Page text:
Managing one’s finances can be stressful and intimidating for anyone, but once you start making money on your content creation it’s crucial to get in control of your financial situation. Content creator and personal finance pro, Steve Antonioni, gives us his best tips on how to manage your money.
So, you’ve started making a couple of bucks creating content eh, (can you tell I’m Canadian?) Well, then it’s time to level up from the starving artist to the financially savvy creator.
Our society does not place a large emphasis on financial education in general. In my opinion, this is extremely detrimental. Basic financial knowledge should be in the hands of each and every one of us so that we can all pursue our goals and create a more fair society.
Do you personally feel a little bit at a loss when it comes to managing money? If you do, you’re certainly not alone. And in this post, it is my goal to provide a few helpful tips to make money make cents (see what I did there?)
Every dollar is a worker
One of my favorite ways to think about money is to imagine every dollar as a little mini worker. Every dollar you have collectively makes up your workforce, and it is up to you to allocate those dollars in the best way possible.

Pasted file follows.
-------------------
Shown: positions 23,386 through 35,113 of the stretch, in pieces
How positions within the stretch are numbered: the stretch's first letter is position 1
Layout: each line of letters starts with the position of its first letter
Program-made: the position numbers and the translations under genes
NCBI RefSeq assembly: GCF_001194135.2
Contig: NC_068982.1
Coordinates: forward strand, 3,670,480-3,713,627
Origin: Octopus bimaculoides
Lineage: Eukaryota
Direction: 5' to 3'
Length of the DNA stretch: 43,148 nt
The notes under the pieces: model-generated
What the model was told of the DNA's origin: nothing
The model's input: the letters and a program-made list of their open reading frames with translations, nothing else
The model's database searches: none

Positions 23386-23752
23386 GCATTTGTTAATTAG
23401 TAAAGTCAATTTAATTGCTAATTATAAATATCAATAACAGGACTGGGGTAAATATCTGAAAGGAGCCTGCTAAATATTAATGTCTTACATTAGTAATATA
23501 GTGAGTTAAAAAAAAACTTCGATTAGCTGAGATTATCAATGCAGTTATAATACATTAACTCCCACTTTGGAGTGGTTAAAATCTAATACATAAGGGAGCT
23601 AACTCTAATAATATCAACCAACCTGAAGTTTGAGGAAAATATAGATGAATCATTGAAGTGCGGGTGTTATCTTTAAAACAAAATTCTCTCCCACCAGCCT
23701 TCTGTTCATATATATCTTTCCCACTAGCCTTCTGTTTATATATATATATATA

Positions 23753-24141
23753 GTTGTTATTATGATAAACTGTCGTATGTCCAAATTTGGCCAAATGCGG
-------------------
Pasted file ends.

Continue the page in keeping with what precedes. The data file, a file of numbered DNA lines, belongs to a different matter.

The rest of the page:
In a basic sense, there are four main tasks that every dollar can be given:
- Eliminate an obligation (debt)
- Acquire an asset (invest)
Knowing how and when to choose each assignment for every dollar that you earn can make a dramatic difference in your ability to grow your wealth. To know this, we must prioritize what steps are most important when it comes to managing our finances. A simple guideline to get you started is as follows:
- Essential living expenses
a) Income that you earn can first be directed towards paying for the necessities of life such as shelter, food, clothing, and transportation.
b) This stage excludes discretionary spending such as entertainment and luxury-esque purchases (i.e. restaurants, high-end clothing).
c) If there’s income left over after covering essential living expenses, proceed to step
2. High-interest debt
a) I personally consider any debt that you carry with an interest rate above 7% to be high-interest debt. This is because the debt will grow at a rate that potentially exceeds what could otherwise be earned by investing your money instead. In other words, your debt could grow faster than your investments, thus potentially decreasing your net worth over time.